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In 2005 I was hired by SchoolDude as a Client Adviser. Growing up in the tech support and implementation side of the business, I gained a unique appreciation for the challenges and opportunities facing facility operations professionals at schools. In 2009 the Dude created a Success Management team, where I was fortunate to lead a small team responsible for engaging clients, assessing their opportunities, and helping to maximize their investment. In 2012 started wearing two big hats - Community Engagement Manager and Chief Data Dude. Today I'm very excited to be managing our Client Support team. My passion lies in leading this team of legendary support professionals, connecting peers in SchoolDude Nation, creating a valuable Community experience, and telling stories with data that inspire success in Facility Operations.
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Currently in this department of about 70 technicians, the Action Taken field is not consistently filled in with good details regarding the work performed (this district is not unique in that regard). This means the automatic emails to customers are vague or confusing at times. Anything that could help facilitate this process would be beneficial for the customers, staff, and management.
While visiting about these concerns, I showed the team how they could use the little microphone icon when the Iphone keypad was visible, to dictate descriptions in any open text/notes field.
I could see the wheels turning as the team started thinking about the implications of this voice dictation feature. "So you mean they won't have to type in what they did to complete a job? They could just speak it into the description?"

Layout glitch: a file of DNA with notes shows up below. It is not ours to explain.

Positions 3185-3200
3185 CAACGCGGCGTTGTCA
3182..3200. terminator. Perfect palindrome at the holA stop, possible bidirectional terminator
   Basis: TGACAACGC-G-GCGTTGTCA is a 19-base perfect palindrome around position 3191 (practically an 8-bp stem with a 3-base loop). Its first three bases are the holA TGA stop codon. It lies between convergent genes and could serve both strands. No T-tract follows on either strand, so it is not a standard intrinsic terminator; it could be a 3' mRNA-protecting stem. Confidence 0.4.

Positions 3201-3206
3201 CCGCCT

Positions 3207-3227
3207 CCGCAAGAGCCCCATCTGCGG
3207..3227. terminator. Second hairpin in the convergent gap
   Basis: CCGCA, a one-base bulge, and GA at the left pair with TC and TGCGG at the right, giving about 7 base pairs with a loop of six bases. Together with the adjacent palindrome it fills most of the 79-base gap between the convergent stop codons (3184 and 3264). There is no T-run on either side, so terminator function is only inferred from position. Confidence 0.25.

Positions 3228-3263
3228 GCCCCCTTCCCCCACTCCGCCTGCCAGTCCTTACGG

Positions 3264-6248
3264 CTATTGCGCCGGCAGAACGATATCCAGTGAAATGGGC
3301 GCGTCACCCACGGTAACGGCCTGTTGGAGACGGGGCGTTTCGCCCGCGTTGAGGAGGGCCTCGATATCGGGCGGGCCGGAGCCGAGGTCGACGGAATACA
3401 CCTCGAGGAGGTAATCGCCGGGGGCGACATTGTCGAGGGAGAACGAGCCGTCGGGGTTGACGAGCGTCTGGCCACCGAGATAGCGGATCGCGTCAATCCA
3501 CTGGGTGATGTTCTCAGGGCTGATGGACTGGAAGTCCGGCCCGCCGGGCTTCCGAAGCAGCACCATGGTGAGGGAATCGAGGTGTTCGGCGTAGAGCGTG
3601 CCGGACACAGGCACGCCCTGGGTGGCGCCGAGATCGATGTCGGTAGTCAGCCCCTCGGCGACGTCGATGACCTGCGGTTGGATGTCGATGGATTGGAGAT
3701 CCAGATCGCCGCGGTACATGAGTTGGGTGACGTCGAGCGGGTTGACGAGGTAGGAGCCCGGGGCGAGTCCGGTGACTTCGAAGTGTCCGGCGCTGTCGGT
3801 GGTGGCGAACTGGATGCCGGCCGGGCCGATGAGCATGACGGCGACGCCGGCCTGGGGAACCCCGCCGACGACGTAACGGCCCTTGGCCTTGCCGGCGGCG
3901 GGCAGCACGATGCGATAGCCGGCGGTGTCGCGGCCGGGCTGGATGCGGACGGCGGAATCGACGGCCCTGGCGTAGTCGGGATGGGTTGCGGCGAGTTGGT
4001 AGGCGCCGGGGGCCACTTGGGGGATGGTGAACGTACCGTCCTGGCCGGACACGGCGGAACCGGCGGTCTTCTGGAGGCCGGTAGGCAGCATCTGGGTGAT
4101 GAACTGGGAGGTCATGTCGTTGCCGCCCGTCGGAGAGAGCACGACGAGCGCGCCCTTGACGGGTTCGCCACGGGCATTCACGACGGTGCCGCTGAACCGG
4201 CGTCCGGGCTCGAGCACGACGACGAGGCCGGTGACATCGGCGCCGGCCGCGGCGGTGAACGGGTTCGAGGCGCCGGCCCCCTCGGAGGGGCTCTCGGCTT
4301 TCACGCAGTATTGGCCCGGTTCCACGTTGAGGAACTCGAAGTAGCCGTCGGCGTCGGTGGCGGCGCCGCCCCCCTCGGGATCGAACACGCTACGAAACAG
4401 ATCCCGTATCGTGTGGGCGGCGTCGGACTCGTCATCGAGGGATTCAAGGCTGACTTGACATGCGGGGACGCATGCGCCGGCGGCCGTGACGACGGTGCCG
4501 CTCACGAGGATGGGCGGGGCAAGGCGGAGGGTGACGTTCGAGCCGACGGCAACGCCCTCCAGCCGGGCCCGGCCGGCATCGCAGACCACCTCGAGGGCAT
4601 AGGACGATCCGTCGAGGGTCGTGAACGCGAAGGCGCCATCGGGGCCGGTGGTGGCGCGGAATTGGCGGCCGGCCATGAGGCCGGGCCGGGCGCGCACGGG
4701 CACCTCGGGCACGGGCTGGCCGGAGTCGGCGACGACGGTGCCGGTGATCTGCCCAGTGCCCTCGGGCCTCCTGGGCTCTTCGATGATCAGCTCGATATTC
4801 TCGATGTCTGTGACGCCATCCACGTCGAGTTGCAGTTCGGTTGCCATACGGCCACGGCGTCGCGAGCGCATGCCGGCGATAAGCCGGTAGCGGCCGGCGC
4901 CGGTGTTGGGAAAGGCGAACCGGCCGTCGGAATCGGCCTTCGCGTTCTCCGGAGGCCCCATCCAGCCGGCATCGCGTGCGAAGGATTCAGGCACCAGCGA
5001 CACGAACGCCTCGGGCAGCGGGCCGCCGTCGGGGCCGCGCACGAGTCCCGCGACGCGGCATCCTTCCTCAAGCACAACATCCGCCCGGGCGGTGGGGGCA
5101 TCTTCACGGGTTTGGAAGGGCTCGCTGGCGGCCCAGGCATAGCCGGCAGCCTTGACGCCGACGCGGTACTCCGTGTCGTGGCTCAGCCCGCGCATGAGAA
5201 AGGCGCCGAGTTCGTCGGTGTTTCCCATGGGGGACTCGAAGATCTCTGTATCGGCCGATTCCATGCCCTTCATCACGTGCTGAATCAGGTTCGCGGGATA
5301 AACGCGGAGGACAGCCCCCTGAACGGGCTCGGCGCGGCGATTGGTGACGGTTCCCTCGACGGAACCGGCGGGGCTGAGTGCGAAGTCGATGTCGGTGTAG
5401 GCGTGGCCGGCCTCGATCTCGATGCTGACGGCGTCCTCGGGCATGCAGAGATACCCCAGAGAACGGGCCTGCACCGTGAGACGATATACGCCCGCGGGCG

That is correct. And while the voice dictation feature for both Apple and Android devices are not perfect, they do offer a viable alternative to typing in Action Taken descriptions. You have to get used to dictating punctuation, but once you get in the habit of that, it works pretty well. On my Iphone 5, I was able to dictate a few Action Taken descriptions without many errors:
Now the first time I dictated the initials of a name: C. Goodman, it showed up as "see. Goodman". However, when I spoke "capital C period Goodman", the text showed up properly as "C. Goodman".
Noisy conditions are another consideration for how well voice dictation works. When I tested it on my commute home with the window rolled down, again it worked surprisingly well.
No doubt there will be a learning curve and probably a few humorous translations along the way for anyone that embraces this new feature. But voice dictation offers exciting possibilities. And as the user becomes more familiar with the nuances of this feature, and as technology improves, it will should make the data entry requirements on maintenance technicians easier.
Are you or someone at your institution already leveraging voice dictation technology? Please share your experiences with us by commenting on this blog or posting to our discussion board.